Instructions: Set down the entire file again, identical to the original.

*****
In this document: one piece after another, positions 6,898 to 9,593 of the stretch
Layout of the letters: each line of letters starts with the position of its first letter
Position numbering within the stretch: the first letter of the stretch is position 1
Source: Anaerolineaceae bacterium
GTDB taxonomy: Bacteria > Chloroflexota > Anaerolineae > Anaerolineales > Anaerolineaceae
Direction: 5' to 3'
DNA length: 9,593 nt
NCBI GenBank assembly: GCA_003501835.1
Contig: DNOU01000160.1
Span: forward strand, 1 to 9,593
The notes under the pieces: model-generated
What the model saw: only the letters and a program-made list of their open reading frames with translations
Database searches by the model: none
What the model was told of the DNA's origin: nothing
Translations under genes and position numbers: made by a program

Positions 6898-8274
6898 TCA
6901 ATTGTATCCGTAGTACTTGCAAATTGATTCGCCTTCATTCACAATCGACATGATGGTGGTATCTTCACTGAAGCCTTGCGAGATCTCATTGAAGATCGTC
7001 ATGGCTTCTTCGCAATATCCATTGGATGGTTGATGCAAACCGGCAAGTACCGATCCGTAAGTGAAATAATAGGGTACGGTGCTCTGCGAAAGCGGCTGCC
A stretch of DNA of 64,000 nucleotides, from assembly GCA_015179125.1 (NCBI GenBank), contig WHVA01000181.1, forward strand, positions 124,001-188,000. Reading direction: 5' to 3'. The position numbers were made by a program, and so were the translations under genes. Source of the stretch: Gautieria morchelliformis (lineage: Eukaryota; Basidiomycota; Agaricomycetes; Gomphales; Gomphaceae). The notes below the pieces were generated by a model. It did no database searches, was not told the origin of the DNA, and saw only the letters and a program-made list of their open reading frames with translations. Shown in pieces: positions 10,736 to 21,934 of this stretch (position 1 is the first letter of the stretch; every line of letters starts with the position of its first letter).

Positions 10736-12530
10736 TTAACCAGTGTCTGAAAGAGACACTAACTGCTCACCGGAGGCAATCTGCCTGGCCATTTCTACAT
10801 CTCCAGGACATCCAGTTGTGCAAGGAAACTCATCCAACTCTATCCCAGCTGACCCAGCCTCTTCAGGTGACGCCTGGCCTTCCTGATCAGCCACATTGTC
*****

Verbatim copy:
In this document: one piece after another, positions 6,898 to 9,593 of the stretch
Layout of the letters: each line of letters starts with the position of its first letter
Position numbering within the stretch: the first letter of the stretch is position 1
Source: Anaerolineaceae bacterium
GTDB taxonomy: Bacteria > Chloroflexota > Anaerolineae > Anaerolineales > Anaerolineaceae
Direction: 5' to 3'
DNA length: 9,593 nt
NCBI GenBank assembly: GCA_003501835.1
Contig: DNOU01000160.1
Span: forward strand, 1 to 9,593
The notes under the pieces: model-generated
What the model saw: only the letters and a program-made list of their open reading frames with translations
Database searches by the model: none
What the model was told of the DNA's origin: nothing
Translations under genes and position numbers: made by a program

Positions 6898-8274
6898 TCA
6901 ATTGTATCCGTAGTACTTGCAAATTGATTCGCCTTCATTCACAATCGACATGATGGTGGTATCTTCACTGAAGCCTTGCGAGATCTCATTGAAGATCGTC
7001 ATGGCTTCTTCGCAATATCCATTGGATGGTTGATGCAAACCGGCAAGTACCGATCCGTAAGTGAAATAATAGGGTACGGTGCTCTGCGAAAGCGGCTGCC
A stretch of DNA of 64,000 nucleotides, from assembly GCA_015179125.1 (NCBI GenBank), contig WHVA01000181.1, forward strand, positions 124,001-188,000. Reading direction: 5' to 3'. The position numbers were made by a program, and so were the translations under genes. Source of the stretch: Gautieria morchelliformis (lineage: Eukaryota; Basidiomycota; Agaricomycetes; Gomphales; Gomphaceae). The notes below the pieces were generated by a model. It did no database searches, was not told the origin of the DNA, and saw only the letters and a program-made list of their open reading frames with translations. Shown in pieces: positions 10,736 to 21,934 of this stretch (position 1 is the first letter of the stretch; every line of letters starts with the position of its first letter).

Positions 10736-12530
10736 TTAACCAGTGTCTGAAAGAGACACTAACTGCTCACCGGAGGCAATCTGCCTGGCCATTTCTACAT
10801 CTCCAGGACATCCAGTTGTGCAAGGAAACTCATCCAACTCTATCCCAGCTGACCCAGCCTCTTCAGGTGACGCCTGGCCTTCCTGATCAGCCACATTGTC